The essential ingredients for a data-driven culture have little to do with data itself, experts say. The real shift occurs when everyone in the educational community starts to change what they talk about and how they respond to conversational outcomes.
“That’s what exemplifies higher-performing schools that have transformed their entire culture: District leaders, school leaders, teachers and students are all working around the common goal of improving learning outcomes for students based on the data they have available,” says Mariana Aguilar, the research manager at GoGuardian, a software solution that helps schools filter, manage and monitor devices and content.
In practice, data-driven education can be challenging — but it’s worth the effort, say educators who have done it.
In California, the Saugus Union School District is in the third year of a professional learning community initiative focused on data-driven instruction. The PLC, implemented at SUSD’s 15 sites, includes a new curriculum and assessment structure. But what really moves the needle, according to three SUSD principals, are the insights that emerge when educators gather to discuss that data.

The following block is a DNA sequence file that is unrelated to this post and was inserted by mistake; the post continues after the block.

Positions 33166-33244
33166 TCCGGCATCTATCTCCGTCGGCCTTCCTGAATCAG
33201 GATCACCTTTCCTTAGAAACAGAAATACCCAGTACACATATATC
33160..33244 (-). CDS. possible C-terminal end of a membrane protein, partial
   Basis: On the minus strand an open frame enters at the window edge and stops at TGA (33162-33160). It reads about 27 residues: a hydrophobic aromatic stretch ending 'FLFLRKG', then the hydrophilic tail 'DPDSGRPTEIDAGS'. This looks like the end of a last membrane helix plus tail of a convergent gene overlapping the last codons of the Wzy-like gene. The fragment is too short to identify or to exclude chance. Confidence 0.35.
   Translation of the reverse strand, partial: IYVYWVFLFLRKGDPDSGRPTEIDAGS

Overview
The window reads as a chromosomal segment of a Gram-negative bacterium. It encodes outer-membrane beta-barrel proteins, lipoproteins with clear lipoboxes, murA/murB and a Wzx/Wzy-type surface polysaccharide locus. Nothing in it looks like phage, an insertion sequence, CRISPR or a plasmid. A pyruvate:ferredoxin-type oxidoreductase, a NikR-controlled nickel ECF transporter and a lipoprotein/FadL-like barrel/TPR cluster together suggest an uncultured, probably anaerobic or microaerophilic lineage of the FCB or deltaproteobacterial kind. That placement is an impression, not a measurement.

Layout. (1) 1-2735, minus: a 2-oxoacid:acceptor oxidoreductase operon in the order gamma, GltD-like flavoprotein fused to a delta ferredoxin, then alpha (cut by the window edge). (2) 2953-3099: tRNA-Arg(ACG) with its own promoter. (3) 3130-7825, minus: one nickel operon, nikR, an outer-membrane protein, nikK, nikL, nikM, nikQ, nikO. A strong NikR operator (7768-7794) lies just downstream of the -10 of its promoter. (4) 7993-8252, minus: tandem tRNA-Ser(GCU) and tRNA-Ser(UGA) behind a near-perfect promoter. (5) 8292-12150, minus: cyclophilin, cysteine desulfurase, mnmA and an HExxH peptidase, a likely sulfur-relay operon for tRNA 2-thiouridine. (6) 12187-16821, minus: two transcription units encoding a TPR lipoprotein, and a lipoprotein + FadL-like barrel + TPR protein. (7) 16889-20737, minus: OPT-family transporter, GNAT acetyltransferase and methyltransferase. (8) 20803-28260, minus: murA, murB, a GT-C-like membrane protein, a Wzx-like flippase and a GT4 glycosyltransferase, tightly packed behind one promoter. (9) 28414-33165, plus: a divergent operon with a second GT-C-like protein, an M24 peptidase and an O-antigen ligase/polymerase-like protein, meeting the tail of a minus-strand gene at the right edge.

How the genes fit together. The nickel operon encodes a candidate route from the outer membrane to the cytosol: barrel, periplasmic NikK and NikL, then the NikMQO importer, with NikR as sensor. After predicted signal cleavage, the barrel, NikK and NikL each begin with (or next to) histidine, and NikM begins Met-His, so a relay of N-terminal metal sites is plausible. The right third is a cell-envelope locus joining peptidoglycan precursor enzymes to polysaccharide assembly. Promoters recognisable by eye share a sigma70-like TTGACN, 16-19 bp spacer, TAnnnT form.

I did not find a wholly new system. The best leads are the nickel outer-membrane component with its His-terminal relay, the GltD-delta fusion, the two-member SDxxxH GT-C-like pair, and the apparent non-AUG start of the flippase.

“The conversations are completely different,” says Mary Mann, principal of SUSD’s Cedarcreek Elementary School. “They’re less about the latest place to go on a field trip or what culminating project we’re going to do and more about ‘My students learned this, and I know it because the data shows it.’”
These insights, in turn, support data-driven education that can boost retention and graduation rates.
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Why It’s Important to Base Educational Decisions on Student Data
Without analyzing student data, it’s all too easy to base decisions on opinion, assumption or anecdotal evidence, Aguilar says.
“The biggest miss for schools is not being able to make data-informed decisions that can optimize how funds are spent, how students receive resources and how teachers are being given resources,” she says. “What happens a lot of times, then, is you go with the loudest voice in the room.”
SUSD’s goal is to answer four questions: What do we want students to learn? How do we know if they’re learning? What do we do if they’re not learning? What do we do when they’ve mastered the material?
Data ensures that insights are accurate and actionable, says Jennifer Bell-Ellwanger, the president of the Data Quality Campaign, a nonprofit advocating for data policy and use. “It really helps teachers personalize learning and pathways,” she says.
That, in turn, empowers teachers to be more agile in their instruction and to increase students’ ownership of their work. For administrators, data in schools can improve ROI on technology investments and highlight best practices.
At BASIS Charter Schools, for example, an extensive set of assessment tools helps to guide iterative adjustments to curricula, says Peter Bezanson, CEO of BASIS Educational Ventures. In one case, data showed that the students of a particular biology teacher consistently outperformed their peers, so BASIS designated her the biology mentor for all the schools.